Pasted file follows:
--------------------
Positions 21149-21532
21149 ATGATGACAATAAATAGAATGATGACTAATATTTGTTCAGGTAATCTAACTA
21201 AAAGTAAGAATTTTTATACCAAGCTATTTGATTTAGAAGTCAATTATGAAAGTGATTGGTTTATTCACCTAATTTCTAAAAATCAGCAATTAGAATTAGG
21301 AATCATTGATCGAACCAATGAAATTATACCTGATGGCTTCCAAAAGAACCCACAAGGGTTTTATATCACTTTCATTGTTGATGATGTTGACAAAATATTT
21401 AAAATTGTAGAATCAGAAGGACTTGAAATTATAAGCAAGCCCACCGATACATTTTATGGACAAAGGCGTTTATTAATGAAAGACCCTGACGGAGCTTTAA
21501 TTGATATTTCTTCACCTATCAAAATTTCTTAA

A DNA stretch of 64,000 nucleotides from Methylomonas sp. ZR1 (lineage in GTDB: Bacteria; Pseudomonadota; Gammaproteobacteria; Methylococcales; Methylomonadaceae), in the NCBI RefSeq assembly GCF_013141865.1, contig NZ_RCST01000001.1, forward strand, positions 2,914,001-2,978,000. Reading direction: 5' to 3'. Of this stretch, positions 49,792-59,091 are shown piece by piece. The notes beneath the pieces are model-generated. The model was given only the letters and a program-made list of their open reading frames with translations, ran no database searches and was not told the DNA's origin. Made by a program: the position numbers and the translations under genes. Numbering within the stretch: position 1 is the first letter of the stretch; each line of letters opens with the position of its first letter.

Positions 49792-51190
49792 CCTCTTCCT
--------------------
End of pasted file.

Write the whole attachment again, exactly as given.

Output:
Positions 21149-21532
21149 ATGATGACAATAAATAGAATGATGACTAATATTTGTTCAGGTAATCTAACTA
21201 AAAGTAAGAATTTTTATACCAAGCTATTTGATTTAGAAGTCAATTATGAAAGTGATTGGTTTATTCACCTAATTTCTAAAAATCAGCAATTAGAATTAGG
21301 AATCATTGATCGAACCAATGAAATTATACCTGATGGCTTCCAAAAGAACCCACAAGGGTTTTATATCACTTTCATTGTTGATGATGTTGACAAAATATTT
21401 AAAATTGTAGAATCAGAAGGACTTGAAATTATAAGCAAGCCCACCGATACATTTTATGGACAAAGGCGTTTATTAATGAAAGACCCTGACGGAGCTTTAA
21501 TTGATATTTCTTCACCTATCAAAATTTCTTAA

A DNA stretch of 64,000 nucleotides from Methylomonas sp. ZR1 (lineage in GTDB: Bacteria; Pseudomonadota; Gammaproteobacteria; Methylococcales; Methylomonadaceae), in the NCBI RefSeq assembly GCF_013141865.1, contig NZ_RCST01000001.1, forward strand, positions 2,914,001-2,978,000. Reading direction: 5' to 3'. Of this stretch, positions 49,792-59,091 are shown piece by piece. The notes beneath the pieces are model-generated. The model was given only the letters and a program-made list of their open reading frames with translations, ran no database searches and was not told the DNA's origin. Made by a program: the position numbers and the translations under genes. Numbering within the stretch: position 1 is the first letter of the stretch; each line of letters opens with the position of its first letter.

Positions 49792-51190
49792 CCTCTTCCT